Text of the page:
My short synopsis: The world is a smoldering pit, zombies roam everywhere, and Alice obliterates everything … in 3-D.
And while I could very easily leave well enough alone after writing that, I'll provide a longer look, too: It all began when the evil Umbrella Corporation—doing what heartless corporations often do—let a nasty virus leak out into the populace. Pretty soon, everybody started turning into flesh-eating zombies.
Now, that'll take a bite out of the profit margin.
There was one good thing that came from the whole T-virus debacle, however: Alice. As the only real survivor to direct exposure, this pretty zombie-stomper next door has a genetic makeup that allows her to actually develop super-speed, unnatural strength and other enhancements from the otherwise deadly bug.
If Umbrella could somehow harness Alice's DNA anomaly, well, then a joyful "broo-ha-ha" could once again ring out through the hall of its wicked, underground headquarters. But Alice isn't cooperating. She's more interested in saving the remnants of humankind and, uh, finding a way to fold up Umbrella permanently.
That pretty much covers the first three movies (Resident Evil, Resident Evil: Apocalypse, Resident Evil: Extinction). And this, the fourth chapter, finds Alice once more unleashing all her back-flipping, gun-blazing, sword-slashing rage at the heart of the Umbrella Empire.
This time she loses her super powers. (Gasp!) She joins up with a gaggle of survivors in L.A. (Wow!) And she faces off with thousands of gore-drooling undead. (In 3-D!!)
Alice is driven by an unwavering desire to find a safe refuge for as many human survivors as possible. She repeatedly puts her life on the line to save others. She could easily go her own way and be safe, but she never even considers that choice.
Even when she loses her T-virus enhanced abilities, she stands solo against scores of zombies after guiding her friends to safety. And when injected with the T-virus antiserum, Alice gratefully thanks her assailant for making her human once more—even though he meant to weaken her with it.
Claire Redfield and her brother Chris also make heroic choices when faced with the zombie hordes.
Alice, her friend Claire and another woman all wear formfitting, low-cut, skintight outfits. On a couple of occasions, all three step out of the water with wet, clinging T-shirts. Alice begins to get ready for a shower, and just before disrobing she spots a guy hidden in the corner of the locker room peeping on her.
Resident Evil films are obviously all about adrenalized action and zombie decimation. And Afterlife approaches that "responsibility" with as much high-tech realism as its audience can stomach. More, even.
Zombies and humans are shot in the head with pistols and shotguns (blowing off chunks of their skulls), limbs are hacked off with long blades and other sharp objects, and torsos and faces are impaled and bullet-riddled. In one instance the camera gruesomely peers inside a man's carved out skull. Scores of figures are obliterated in explosions, fall splatting to the ground from a high rooftop and, in one case, a crowd is smeared into the ground by a low-flying plane.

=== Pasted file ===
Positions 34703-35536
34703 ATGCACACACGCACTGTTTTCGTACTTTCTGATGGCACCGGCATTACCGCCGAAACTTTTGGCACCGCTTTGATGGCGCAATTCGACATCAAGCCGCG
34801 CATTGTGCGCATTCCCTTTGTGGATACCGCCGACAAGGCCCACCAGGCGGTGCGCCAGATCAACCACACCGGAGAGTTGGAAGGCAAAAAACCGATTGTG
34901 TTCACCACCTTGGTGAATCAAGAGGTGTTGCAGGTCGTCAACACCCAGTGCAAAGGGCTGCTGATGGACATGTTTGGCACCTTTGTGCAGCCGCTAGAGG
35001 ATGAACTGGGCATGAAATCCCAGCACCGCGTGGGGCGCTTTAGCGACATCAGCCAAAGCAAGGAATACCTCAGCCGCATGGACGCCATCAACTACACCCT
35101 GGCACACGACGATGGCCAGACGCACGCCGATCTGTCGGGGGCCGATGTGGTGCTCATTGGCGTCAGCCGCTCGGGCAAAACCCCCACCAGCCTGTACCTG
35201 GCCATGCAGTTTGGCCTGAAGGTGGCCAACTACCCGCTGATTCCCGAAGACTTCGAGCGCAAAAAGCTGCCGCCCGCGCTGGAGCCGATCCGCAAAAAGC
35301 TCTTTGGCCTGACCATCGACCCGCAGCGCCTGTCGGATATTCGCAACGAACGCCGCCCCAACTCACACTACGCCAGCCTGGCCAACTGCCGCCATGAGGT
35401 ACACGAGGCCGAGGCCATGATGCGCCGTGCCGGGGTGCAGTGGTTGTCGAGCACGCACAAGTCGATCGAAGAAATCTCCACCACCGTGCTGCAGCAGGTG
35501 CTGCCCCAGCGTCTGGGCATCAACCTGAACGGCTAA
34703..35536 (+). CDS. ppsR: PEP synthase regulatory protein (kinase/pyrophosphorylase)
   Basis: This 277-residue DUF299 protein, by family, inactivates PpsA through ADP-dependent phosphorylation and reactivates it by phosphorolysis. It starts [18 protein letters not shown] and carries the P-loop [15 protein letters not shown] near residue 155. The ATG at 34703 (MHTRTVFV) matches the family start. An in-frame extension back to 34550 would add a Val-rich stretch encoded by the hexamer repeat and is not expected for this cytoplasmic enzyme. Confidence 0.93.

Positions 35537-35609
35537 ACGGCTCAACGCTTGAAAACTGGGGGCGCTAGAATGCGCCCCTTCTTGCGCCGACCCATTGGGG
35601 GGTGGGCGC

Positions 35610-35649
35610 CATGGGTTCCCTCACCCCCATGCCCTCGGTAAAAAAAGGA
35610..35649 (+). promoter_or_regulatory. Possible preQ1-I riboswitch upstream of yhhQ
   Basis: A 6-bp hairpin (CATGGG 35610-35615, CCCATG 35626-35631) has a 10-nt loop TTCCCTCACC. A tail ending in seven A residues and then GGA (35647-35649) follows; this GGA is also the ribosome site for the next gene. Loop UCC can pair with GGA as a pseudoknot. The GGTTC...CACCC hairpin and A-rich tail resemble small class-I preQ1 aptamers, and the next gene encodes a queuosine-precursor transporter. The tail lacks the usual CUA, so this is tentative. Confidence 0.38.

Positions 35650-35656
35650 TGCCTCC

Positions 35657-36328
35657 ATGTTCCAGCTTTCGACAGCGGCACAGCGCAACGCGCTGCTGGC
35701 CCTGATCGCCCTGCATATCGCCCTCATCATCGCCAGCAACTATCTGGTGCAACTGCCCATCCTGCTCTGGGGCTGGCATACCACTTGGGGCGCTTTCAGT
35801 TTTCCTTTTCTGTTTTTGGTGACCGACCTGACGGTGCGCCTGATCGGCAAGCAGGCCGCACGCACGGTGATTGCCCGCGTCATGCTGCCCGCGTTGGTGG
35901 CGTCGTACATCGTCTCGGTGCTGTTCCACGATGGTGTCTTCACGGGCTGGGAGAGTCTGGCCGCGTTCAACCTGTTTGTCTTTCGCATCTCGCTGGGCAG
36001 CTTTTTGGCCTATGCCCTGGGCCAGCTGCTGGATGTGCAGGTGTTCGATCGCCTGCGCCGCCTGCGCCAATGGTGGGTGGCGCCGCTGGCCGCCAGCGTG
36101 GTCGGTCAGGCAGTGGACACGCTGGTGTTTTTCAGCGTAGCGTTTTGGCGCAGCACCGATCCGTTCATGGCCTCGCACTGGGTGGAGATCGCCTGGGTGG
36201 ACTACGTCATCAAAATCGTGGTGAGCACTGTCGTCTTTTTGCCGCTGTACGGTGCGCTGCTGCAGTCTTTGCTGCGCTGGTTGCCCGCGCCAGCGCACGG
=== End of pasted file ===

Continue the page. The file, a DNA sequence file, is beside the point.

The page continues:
All of this bloodletting is further enhanced by the crystal-clear slo-mo 3-D effects.
For example, Alice and Claire battle an 8-foot-tall behemoth in a large public shower area. As the women somersault around with choreographed precision, shooting, stabbing and dropkicking the hooded man, he swings an enormous ax/hammer—literally hacking a man in half with it at one point. Each water droplet and blood spout jumps off the screen, and the shotgun-full-of-quarters brain-splattering finale is captured in glop-by-glop detail.
The zombies contribute their fair share of yuck by ripping out throats, chomping on various body parts and savaging unsuspecting innocents. On occasion their faces and bodies split open in meaty, flower-like—deadly—petals.
Crude or Profane Language
Right around a half-dozen f-words and s-words. Four or five uses of "b‑‑ch" and a couple each of "d‑‑n," "h‑‑‑" and "a‑‑." God's name is misused a handful of times, once in combination with "d‑‑n."
Drug and Alcohol Content
Early on, Alice is injected with an antivirus serum. (We see the substance injected and rushing through her veins.) Claire and others have spider-like devices clamped on their chests that inject regular doses of a debilitating drug.
Most likely, you already know that the Resident Evil movies are loosely based on a series of horror/survival video games. And while this newest addition only has moments that actually feel like one of those monster-in-the-shadows titles, it's still very game-like. And that's not such a good thing.
There's quite a lot of visual flash. Director Paul W.S. Anderson decided to mark his return to the franchise by filming with the same 3-D technology used for the movie Avatar. And so the Matrix-like slo-mo scenes dazzle as characters dodge bullets and leap off buildings with guns ablaze. But it all starts feeling pretty stale after the third or fourth weapon, bullet or chunk of flesh flies free from the screen.
And the 3-D may actually make the movie's characters feel even more like cardboard. As is the case with many of the weaker games out there, this flick's thin, tagged-on storyline seems to have been contrived only to afford more chances for somersault beheadings and brain purees. The opening sequence explains so little of the backstory that anyone but an established fan (or a movie reviewer) will be pretty lost. It's all splat-in-your-face action with no dramatic substance.
Some, then, may justify Resident Evil: Afterlife as being simply a mindless amusement. But let's face a few facts: 1) Gory visuals leave behind residue you probably don't want lingering the next time you're digging into a plate of roast beef. 2) Girls against the gross isn't doing our culture any favors. 3) Mindlessness has been overrated for at least 25 years now.